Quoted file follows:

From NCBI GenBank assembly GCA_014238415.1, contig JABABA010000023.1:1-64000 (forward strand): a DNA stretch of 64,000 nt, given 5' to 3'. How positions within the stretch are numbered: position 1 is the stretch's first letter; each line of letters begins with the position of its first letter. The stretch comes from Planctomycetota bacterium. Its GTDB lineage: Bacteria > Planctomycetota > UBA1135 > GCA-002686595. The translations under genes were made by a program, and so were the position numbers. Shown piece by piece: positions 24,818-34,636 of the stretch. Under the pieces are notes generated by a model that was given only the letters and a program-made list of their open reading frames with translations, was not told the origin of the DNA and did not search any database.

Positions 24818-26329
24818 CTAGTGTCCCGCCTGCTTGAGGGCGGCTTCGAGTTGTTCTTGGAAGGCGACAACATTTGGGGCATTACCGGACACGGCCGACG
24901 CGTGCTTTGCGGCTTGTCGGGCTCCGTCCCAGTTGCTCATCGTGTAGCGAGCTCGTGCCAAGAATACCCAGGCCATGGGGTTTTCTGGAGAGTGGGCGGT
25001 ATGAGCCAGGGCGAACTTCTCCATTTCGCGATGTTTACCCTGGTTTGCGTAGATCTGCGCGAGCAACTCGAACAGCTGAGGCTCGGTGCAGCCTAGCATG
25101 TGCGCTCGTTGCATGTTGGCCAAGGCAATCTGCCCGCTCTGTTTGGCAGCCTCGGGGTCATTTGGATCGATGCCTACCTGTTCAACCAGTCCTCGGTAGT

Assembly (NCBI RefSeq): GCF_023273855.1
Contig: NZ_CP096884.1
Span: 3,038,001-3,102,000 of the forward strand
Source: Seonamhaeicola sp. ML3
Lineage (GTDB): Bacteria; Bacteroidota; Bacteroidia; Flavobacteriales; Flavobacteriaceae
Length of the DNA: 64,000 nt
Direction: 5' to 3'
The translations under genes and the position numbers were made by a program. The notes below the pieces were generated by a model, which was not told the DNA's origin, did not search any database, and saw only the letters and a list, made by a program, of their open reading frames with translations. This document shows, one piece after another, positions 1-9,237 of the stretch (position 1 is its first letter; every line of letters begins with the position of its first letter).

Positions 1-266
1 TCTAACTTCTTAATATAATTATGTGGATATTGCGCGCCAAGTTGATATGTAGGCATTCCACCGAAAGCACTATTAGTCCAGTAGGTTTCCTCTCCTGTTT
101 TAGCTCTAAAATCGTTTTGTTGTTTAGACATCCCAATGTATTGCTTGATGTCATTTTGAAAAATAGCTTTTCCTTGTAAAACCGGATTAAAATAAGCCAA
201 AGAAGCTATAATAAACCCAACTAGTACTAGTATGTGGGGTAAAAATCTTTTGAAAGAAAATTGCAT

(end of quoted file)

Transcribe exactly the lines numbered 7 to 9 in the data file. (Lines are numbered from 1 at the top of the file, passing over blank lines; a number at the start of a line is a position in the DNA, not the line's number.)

Assembly (NCBI RefSeq): GCF_023273855.1
Contig: NZ_CP096884.1
Span: 3,038,001-3,102,000 of the forward strand